Its refrains resonate in each demonstration of the collective “We All” against sexual and gender-based violence. Regularly, however, the positions of “Queen B” are questioned and debated. Contradictions that make Beyoncé a “imperfect figure of feminism”, according to Keivan Djavadzadeh, lecturer at Paris 8 University whose specialty is rap, popular music and their links with gender issues: “And it is not at all a criticism to say that, it is simply to consider that its apparent flaws are also what reinforces its power of identification.”
His R’n’B debut with Destiny’s Child
At the turn of the 2000s, Beyoncé began with Destiny’s Child, in an R’n’B register where we see her sexualized and seductive. We are at the time of girl bands and “girl power”. Her physique clashes with the standards of the time in terms of celebrating the body of women. “We were more on models of femininity which were thin and white bodies”describes the professor of information and communication sciences.
The singer went solo in 2003 and, with success, came criticism: that of straightening and blonding her hair, even of lightening her skin, in which her detractors see “a form of erasure of what makes the specificity of the black body”, analyzes the author of
hot, cool & vicious (Amsterdam)
LSD, The Documentary Series
At the time, Beyoncé did not claim to be a feminist and also rebelled against those who urged artists to take a stand. She continued her career with her album “Four” in 2011 in which she introduced a more militant dimension. “We have for example for the first time, in music videos, black women who appear, with afros, raised fists, describes Keivan Djavadzadeh. But the word feminism is still not pronounced.”
“Queen B” is caught in sometimes generational conflicts: sociologists and feminist activists like bell hooks [qui insistait pour qu’on écrive son nom sans majuscules]reproach him for the image sent back to young girls, and the fact of encouraging them to maintain unattainable standards of beauty.
Without daring to ask
2013: the turning point
2013 is a defining moment in his career. She is chosen by
barack obama, the first black American president to sing the national anthem at his inauguration. In December, she released a new album in which she samples the Nigerian writer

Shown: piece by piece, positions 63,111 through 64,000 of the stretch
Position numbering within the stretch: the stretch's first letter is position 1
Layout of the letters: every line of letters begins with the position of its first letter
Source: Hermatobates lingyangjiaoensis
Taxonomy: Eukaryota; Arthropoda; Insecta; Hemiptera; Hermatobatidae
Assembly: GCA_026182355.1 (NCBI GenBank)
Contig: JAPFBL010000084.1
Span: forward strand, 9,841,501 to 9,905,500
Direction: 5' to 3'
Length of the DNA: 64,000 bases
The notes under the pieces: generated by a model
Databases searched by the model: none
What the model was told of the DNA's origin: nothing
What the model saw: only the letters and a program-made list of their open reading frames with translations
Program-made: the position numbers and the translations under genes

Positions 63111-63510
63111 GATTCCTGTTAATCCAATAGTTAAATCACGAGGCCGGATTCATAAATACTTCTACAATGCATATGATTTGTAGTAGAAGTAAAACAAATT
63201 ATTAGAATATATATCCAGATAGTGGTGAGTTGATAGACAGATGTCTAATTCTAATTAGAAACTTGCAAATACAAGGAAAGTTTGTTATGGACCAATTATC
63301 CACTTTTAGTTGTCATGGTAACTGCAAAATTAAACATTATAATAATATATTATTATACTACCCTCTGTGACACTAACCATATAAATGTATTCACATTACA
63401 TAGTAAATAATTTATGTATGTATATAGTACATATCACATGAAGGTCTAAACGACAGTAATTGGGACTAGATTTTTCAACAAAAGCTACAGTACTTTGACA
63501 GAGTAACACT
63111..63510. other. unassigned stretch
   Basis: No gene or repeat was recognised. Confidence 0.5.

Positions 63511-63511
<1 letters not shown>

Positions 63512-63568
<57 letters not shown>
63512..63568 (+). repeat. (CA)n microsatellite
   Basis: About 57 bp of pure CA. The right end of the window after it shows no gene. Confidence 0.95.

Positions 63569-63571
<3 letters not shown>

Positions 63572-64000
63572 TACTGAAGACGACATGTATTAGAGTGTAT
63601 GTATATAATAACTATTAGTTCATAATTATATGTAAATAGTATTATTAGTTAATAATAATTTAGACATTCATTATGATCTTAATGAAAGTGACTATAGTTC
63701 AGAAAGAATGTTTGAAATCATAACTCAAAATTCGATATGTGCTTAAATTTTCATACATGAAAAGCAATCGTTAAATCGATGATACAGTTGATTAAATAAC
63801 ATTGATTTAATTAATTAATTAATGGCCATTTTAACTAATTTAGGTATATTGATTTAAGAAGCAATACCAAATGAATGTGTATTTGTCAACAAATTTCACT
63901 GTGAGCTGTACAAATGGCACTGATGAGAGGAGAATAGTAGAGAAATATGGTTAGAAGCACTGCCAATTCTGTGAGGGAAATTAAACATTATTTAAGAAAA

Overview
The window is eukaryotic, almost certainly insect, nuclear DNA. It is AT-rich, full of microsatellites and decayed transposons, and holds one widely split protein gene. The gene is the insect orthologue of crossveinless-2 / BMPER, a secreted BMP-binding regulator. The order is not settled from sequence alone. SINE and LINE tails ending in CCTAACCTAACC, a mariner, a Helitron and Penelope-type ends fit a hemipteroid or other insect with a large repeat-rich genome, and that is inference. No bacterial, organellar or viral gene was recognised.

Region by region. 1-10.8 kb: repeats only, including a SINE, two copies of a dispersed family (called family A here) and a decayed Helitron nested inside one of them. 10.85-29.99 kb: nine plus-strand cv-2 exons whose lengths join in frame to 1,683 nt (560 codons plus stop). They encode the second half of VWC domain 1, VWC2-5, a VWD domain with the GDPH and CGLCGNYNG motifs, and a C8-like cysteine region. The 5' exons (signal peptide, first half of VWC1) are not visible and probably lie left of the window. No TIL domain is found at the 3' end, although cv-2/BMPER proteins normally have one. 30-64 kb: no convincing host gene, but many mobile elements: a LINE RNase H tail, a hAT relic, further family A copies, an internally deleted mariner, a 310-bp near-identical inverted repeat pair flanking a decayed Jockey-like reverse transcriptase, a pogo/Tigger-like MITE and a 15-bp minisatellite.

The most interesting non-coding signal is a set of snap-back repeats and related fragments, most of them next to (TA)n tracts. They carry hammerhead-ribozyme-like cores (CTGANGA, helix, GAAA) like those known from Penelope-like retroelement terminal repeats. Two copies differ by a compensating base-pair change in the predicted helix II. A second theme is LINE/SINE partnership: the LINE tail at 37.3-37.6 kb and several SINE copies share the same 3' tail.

Chimamanda Ngozi Adichie, author of a noted TED talk. In the process, she performs in front of a giant neon representing the word Feminist on the stage of the MTV Awards. His commitment is transformed into “Black feminism” with the album “Lemonade”, while the movement
Black Lives Matter shake America. She sings about the love of her children’s frizzy hair. She also chants freedom there with Kendrick Lamar, on “Freedom”, which will become one of the anthems of the demonstrations following
the death of George Floyd, in 2020.
The “quiet quitting” in “Renaissance”
Beyoncé is a woman and also a mother, a wife, that of Jay-Z. The success of the couple is ostensibly displayed at the Louvre, on the occasion of a spectacular clip shot in the most famous of French museums, produced for an album that the spouses co-sign in 2018.
In “break my soul”, the banger of his album “Renaissance”, Beyoncé addresses the “
quiet quitting”, one of the most discussed notions of 2022, which refers to the desire of the younger generations not to devote all their time and energy to work. The singer, however, embodies the success of a career on all fronts, physical and artistic excellence, material success. “Some people see Beyoncé as a feminist imposture because, precisely, she would be too rich, too powerful, and she could not be a feminist, describes Keivan Djavadzadeh. When other people will say: ‘But it is also, precisely, a black woman who manages to climb to the top of society. Everyone has their Beyoncé in short!”
Seizing the evolution of societal discourses, Beyoncé embodies the era, even if it means being accused of “feminism washing”. And these debates make him a global social icon. The artist condenses on his person and his trajectory so many issues that it interests the academic world, starting with the “cultural studies” and the “gender studies” in American and then European universities. In 2022, the École Normale Supérieure is offering a seminar dedicated to it.